LIGHTING THEIR PATH: Want to celebrate the holidays with a concert that combines charity, family, love, and good, new music? Grammy-nominated Amy Holland will join her longtime musical partner and husband, Michael McDonald, on Saturday, December 17, at the Plaza Playhouse Theater (4916 Carpinteria Ave.) in Carpinteria for a special concert benefiting the theater. Holland will be playing songs from her newest album, Light on My Path, on which she performs both with Michael and their son, Dylan. In fact, it was Dylan’s performance at the Plaza Playhouse Theater last year that inspired this benefit concert, an event at which Holland hopes to “spread a little joy” with a “potpourri of Christmas songs” and pieces from her new album.
Produced by Fred Mollin and recorded in Nashville, Light on My Path, Holland said, is about finding your way in times of feeling lost and trusting in following your life’s guiding path. Mixing country songs, light pop, folk, and Motown-inspired numbers, the album also features an appearance by one of her all-time favorite musical artists, David Crosby, whom she bumped into one day in the Gelson’s parking lot. “Why aren’t you singing lately?” he asked her, and in no time, collaboration ensued. “You gotta be careful about what blonde you ask to sing,” she joked to him.
Proceeds for the evening will help the Playhouse continue its excellent lineup of theater performances, touring rock acts, and movie nights. Attend the show, and help the theater that has lit the path for so many entertainers in Carp and beyond.
8.7 out of 10
Light on my path is a very interesting and sensational new album release from the legendary American singer/songwriter Amy Holland (of Dutch origin). She released a few lightweight Westcoast/AOR/Poprock records in the early 1980s, scored a major hit with How do I survive and recorded a bunch of awesome 80s AOR tunes for the classic movie soundtracks of both Scarface and Teen Wolf as well as more movie soundtrack songs during the 1980s. She is married to one of the greatest singers of all time (Michael McDonald) since 1983, but after the release of her 2nd solo album On your every word in the same year, it took some time before we could see a new album of Amy Holland. Thankfully Amy survived cancer in the 1990s and since the late 2000s she started releasing new records again, of which now we can welcome this beautiful new solo album. It was released on the label of Michael McDonald and as soon as the album starts, you can hear that Amy still has a superb voice after all these years, shining just perfectly on each and every of the 14 included tracks. A lot of well-known guests appear on the album, including husband Michael McDonald of course, Joseph WIlliams of Toto, David Crosby of Crosby, Stills, Nash and Young and David Pack (Ambrosia). The album starts with Bridge of sighs, which is one of those classic 1970s sounding soft/yacht pop tunes that major labels released non-stop almost 40 years ago. Next track I must have left my heart (and also the song Holiday, which can be heard later on the album) is a terrific laid-back piano-led classic Jazz song that smells like the 1950s/1960s when old-school Jazz (with female vocals) was very popular worldwide (think Ella Fitzgerald). Amy changes once again the style and comes up with a great Heart/Robin beck ish 80s AOR tune called Walking on a wire. Things slow down during the calm semi-acoustic ballad Stained glass love and also Me, my heart and I is a great ballad. Gravity is a singer/songwriter piece with both of the earlier mentioned David's as guest vocalists. The piano ballad We're all strangers here is exceptionally beautiful, with perhaps the greatest vocals ever put on record by Amy. Her voice really hasn't changed a bit, just amazing to listen to... And so it goes on and on, with many beautiful calmer songs that all feature those superb vocals of Amy (don't forget to check out the lovely Westcoast/AORish ballads Impossible love, Hat full of stars and the Michael McDonald duet Prove that by me). Amy deserves to be heard by so many more people, because she has one of those voices that truly touch you and you will never forget her voice after you heard it.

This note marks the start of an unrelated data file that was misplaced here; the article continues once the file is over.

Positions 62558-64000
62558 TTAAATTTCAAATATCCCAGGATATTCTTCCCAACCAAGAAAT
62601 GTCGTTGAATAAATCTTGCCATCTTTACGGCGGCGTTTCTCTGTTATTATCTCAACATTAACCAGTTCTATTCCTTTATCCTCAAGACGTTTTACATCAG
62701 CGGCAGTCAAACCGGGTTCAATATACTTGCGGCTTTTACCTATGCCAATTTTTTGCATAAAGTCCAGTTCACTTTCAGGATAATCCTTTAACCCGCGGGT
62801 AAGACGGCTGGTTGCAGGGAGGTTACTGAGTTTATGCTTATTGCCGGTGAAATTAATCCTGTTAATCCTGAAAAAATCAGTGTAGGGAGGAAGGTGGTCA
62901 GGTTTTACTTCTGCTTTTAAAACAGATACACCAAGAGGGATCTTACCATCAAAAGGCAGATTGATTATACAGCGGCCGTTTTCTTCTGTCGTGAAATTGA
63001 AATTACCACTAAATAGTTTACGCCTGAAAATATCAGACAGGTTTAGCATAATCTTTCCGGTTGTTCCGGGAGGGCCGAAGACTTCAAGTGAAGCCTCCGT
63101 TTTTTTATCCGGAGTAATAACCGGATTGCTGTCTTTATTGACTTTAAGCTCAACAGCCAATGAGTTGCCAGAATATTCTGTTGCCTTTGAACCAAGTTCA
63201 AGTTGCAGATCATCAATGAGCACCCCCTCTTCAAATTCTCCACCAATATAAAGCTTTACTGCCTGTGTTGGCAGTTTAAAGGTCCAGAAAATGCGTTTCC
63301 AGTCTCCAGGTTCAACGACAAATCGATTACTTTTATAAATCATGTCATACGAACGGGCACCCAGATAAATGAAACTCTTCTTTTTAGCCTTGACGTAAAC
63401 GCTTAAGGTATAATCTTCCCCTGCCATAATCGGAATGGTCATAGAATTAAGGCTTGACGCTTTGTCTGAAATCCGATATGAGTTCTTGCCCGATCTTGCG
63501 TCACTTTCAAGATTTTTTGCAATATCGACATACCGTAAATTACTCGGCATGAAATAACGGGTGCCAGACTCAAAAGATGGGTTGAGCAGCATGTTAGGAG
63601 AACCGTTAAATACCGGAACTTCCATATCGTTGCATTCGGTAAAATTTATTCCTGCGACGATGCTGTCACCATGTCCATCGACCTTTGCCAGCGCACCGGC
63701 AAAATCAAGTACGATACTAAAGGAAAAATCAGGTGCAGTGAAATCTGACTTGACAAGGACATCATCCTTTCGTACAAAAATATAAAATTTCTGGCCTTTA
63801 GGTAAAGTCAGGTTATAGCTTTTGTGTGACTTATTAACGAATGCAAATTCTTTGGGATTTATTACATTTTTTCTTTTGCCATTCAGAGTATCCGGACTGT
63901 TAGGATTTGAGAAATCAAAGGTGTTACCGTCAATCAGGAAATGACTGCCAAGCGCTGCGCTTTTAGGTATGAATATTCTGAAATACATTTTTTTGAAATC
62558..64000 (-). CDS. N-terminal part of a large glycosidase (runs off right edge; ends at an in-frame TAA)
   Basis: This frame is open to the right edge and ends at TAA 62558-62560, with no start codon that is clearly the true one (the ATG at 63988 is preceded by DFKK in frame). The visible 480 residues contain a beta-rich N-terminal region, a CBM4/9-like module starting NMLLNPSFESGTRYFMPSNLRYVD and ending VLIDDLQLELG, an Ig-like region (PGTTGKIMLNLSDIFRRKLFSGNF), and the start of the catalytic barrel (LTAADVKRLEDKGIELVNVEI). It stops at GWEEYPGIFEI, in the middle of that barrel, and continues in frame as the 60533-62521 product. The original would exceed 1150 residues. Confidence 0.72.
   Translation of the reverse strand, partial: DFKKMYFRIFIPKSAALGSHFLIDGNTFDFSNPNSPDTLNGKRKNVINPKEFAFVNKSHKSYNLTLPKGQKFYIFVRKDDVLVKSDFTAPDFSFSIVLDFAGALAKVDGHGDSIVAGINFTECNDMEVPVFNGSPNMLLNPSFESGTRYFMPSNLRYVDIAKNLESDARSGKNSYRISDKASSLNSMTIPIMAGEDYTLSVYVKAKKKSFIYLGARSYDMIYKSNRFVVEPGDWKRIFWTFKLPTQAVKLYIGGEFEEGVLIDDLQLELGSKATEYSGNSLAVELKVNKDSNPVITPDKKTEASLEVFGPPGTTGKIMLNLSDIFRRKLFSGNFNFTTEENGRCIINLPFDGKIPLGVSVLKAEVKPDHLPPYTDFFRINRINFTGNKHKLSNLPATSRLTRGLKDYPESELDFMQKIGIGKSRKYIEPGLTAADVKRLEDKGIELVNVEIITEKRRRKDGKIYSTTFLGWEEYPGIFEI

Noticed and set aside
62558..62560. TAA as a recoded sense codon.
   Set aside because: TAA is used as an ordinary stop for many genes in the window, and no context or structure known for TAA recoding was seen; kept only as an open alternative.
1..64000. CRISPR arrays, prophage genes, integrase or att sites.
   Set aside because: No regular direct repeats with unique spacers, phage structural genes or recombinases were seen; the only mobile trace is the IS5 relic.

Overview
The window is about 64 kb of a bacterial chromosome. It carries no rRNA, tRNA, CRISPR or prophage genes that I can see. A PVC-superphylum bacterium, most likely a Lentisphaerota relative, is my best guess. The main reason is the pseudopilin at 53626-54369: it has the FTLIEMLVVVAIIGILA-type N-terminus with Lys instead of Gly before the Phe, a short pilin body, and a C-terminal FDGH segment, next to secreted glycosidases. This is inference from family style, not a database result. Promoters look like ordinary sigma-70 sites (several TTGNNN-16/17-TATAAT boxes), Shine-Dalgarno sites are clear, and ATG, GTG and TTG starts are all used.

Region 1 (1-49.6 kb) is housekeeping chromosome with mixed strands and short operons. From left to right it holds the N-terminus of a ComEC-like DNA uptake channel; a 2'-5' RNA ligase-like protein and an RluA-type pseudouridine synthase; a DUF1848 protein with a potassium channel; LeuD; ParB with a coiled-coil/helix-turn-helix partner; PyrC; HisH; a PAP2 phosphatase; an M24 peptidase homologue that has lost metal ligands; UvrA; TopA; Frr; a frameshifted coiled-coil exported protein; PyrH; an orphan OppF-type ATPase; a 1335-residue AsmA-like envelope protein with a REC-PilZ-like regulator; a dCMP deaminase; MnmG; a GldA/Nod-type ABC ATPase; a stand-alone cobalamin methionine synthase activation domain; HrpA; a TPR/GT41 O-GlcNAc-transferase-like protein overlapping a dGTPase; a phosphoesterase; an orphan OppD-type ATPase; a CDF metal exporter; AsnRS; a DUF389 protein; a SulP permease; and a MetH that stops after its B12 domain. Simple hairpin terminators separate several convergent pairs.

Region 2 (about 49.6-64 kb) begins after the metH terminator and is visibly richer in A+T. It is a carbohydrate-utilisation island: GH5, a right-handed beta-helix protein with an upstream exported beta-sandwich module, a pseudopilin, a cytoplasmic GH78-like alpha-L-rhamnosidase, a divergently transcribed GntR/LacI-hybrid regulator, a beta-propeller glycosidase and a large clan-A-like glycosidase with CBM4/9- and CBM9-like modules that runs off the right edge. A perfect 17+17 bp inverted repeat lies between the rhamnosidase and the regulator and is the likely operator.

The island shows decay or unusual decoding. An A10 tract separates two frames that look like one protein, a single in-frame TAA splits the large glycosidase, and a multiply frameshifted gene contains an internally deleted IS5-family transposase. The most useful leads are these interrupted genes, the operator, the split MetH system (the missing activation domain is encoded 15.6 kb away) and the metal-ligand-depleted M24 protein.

She’s one of the great singers of our time, famous and beloved for her expressive lead vocals, but also a genius of soulful harmonic singing, of wrapping her voice around another voice, or voices, to perfection.
Add to that a sumptuous selection of songs by many of our greatest songwriters, elegant production and her voice combined with the voices of some other great champions of song, including her husband Michael McDonald, David Crosby and Joseph Williams.